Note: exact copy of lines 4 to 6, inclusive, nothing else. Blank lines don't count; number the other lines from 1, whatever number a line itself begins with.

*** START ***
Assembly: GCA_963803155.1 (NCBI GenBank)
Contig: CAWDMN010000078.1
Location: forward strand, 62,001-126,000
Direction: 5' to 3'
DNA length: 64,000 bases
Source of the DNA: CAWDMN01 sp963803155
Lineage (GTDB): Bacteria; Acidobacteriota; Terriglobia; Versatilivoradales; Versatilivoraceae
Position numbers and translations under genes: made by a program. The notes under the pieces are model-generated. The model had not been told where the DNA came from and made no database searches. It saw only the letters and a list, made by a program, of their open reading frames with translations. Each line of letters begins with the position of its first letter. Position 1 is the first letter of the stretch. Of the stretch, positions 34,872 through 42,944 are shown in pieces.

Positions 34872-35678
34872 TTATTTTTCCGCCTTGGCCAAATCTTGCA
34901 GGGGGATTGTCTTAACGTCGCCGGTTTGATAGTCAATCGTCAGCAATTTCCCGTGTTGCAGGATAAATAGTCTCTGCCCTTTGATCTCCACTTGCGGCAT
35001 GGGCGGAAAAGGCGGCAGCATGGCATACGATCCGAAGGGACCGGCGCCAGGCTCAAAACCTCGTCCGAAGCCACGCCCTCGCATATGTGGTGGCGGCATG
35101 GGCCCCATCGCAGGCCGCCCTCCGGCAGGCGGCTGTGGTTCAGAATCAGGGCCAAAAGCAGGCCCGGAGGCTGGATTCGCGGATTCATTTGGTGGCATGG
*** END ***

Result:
Direction: 5' to 3'
DNA length: 64,000 bases
Source of the DNA: CAWDMN01 sp963803155